For two hundred and sixty years the US federal government has claimed that the most democratic money is a scarce form of money. This claim is built off the notion that an abundant supply of money would threaten class relations (the rights of private property) and ultimately the free flow of commerce (capitalist exchange). Since the writing of the federal constitution the government’s focus has always been on creating reliable and abundant supplies of credit. The idea of scarce money and abundant credit has been challenged twice: In the 1860’s by the Greenback Party who claimed the most democratic money is money created by government. The second challenge in the 1980s by the Community Currency movement uniquely focuses not on banks or government instead claiming that democratic money is money created by local communities and/or individuals.
To cite this article: Wainwright, S. (2012) ‘Democratizing Money: The Historical Role of the U.S. Federal Government in Currency Creation’ International Journal of Community Currency Research 16 (D) 5-13 <www.ijccr.net> ISSN 1325-9547 http://dx.doi.org/10.15133/j.ijccr.2012.007
IJCCR 2012 Wainwright
A social enterprise Spice has pioneered a new method of time banking that works with public services in an innovative way. Spice uses time banking as a ‘means to an end tool’ to promote active citizenship, reduce welfare dependency and ultimately reform public services with co-production. This article briefly examines current time banking practices in the UK to set the scene for a discussion of Spice’s approach when applied in Social Housing. Whilst in its early stages, the approach demonstrates some success in increasing participation and improving both individual and community well-being. This is an exciting new use of community currencies to catalyse public sector reform.
Ruth Naughton-Doe Volume 15(2011) Special Issue D73-76
IJCCR 2011 Special Issue 14 Naughton Doe
To cite this article: Naughton-Doe, R. (2011) ‘Time Banking in Social Housing’ International Journal of Community Currency Research 15 (D) 73-76 <www.ijccr.net> ISSN 1325-9547 http://dx.doi.org/10.15133/j.ijccr.2011.025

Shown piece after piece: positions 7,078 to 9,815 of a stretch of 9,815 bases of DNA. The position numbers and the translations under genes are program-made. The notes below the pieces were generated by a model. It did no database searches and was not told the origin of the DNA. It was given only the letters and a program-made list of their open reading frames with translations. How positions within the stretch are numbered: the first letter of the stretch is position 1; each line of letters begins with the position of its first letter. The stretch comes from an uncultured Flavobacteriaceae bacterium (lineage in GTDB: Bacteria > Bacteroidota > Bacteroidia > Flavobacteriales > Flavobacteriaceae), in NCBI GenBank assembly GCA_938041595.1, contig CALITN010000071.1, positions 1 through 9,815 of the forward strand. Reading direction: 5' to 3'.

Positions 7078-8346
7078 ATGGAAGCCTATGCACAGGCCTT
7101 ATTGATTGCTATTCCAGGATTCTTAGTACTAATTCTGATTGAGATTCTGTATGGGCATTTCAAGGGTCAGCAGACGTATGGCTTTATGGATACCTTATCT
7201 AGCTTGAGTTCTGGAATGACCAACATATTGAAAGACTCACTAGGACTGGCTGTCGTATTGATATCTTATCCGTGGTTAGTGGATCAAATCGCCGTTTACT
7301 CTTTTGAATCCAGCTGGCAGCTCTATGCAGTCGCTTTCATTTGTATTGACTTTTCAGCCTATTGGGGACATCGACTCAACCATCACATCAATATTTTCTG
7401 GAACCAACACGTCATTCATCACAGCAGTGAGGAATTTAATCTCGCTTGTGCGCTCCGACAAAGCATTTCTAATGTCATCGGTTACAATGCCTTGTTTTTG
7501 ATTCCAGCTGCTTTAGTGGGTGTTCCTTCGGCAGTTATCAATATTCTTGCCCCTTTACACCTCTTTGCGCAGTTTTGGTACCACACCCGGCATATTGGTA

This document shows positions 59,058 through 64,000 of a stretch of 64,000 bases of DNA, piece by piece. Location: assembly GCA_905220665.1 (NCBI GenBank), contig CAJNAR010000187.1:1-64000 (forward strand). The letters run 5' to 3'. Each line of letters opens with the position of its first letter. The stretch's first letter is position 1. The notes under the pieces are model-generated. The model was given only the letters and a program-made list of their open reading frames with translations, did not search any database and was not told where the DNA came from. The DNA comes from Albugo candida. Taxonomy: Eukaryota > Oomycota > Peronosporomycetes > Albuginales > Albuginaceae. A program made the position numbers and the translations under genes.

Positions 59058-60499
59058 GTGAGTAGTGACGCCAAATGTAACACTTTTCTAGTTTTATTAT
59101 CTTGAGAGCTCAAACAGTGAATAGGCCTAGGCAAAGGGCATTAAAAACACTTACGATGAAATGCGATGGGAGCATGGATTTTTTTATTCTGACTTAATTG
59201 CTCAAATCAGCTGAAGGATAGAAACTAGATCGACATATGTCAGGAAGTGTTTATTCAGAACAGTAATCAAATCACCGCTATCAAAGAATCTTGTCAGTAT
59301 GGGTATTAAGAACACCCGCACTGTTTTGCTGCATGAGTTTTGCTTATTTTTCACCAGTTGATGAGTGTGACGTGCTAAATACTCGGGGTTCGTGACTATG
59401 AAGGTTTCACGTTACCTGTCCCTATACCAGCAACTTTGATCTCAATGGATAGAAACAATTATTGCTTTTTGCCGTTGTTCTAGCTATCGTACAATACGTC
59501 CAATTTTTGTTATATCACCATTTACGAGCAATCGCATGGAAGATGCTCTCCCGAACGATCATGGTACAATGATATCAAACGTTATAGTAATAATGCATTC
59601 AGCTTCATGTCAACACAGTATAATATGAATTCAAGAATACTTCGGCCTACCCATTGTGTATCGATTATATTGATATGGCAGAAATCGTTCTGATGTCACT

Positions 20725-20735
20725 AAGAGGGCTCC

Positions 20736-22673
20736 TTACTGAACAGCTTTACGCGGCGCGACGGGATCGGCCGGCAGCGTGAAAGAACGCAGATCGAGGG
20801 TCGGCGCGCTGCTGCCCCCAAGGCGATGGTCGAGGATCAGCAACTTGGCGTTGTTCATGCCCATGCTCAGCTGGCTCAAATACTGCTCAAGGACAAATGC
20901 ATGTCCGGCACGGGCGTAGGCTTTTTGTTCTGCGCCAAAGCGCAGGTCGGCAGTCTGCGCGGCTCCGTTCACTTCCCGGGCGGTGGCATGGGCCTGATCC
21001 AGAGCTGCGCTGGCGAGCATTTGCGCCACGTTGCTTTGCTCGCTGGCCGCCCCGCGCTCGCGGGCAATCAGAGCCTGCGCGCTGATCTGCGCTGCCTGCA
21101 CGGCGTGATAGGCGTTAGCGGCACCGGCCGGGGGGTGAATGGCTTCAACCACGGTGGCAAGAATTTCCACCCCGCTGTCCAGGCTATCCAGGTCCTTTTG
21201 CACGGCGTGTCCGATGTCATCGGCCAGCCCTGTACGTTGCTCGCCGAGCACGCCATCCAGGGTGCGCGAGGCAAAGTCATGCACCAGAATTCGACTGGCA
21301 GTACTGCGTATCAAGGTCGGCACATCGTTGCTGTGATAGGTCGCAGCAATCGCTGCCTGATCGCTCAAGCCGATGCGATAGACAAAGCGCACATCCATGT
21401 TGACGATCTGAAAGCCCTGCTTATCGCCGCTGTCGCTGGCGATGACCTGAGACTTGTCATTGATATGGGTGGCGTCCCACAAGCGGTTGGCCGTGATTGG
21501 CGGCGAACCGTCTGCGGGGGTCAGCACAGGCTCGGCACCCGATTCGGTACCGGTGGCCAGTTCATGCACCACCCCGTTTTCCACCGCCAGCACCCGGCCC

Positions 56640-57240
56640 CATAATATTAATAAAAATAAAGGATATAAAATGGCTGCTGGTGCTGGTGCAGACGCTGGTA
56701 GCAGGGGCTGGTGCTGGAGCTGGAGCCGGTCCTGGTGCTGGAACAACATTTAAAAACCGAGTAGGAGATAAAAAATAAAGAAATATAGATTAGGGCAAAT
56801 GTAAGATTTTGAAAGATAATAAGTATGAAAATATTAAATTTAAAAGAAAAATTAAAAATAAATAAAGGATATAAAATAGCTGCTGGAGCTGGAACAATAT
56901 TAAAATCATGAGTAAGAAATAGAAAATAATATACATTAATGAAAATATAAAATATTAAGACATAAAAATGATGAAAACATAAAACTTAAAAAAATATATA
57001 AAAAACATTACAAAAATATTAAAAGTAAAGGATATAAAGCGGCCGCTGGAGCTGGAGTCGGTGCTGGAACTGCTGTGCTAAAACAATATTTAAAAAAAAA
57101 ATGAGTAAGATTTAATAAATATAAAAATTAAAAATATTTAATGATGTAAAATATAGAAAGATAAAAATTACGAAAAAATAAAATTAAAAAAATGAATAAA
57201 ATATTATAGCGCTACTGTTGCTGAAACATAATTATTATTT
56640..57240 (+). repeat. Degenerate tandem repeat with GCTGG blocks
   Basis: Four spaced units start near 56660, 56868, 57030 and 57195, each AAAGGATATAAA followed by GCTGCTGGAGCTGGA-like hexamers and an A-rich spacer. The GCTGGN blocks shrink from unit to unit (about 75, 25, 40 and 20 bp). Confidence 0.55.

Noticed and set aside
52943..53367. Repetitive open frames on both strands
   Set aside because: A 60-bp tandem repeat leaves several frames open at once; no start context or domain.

Communal currencies, operating in ‘barter’ systems, have been introduced in Venezuela by the national government over the last few years, making them unique among contemporary alternative and complementary currencies in terms of their institutional origin. The communal currencies are an element of the Bolivarian Revolution, and an example of President Chávez’s innovative approach to the construction of ‘twentfirst century socialism’. The main ideological features of the trueke (barter) are the recovery of indigenous practices, socialism, and agroecology. There are currently 13 barter systems in the country, with a total membership of about 1,500. This relatively modest development is arguably due to socioeconomic factors such as the widespread reduction in poverty rates achieved through the regular economy. It is suggested that the future of the communal currencies depends on the broader process of building the ‘Communal State’, as well as on their relation to the state.
Kristofer Dittmer Volume 15(2011) A78-83
IJCCR 2011 Dittmer
To cite this article: Dittmer, K. (2011) ‘Communal Currencies In Venezuela’ International Journal of Community Currency Research 15 (A) 78-83 <www.ijccr.net> ISSN 1325-9547 http://dx.doi.org/10.15133/j.ijccr.2011.008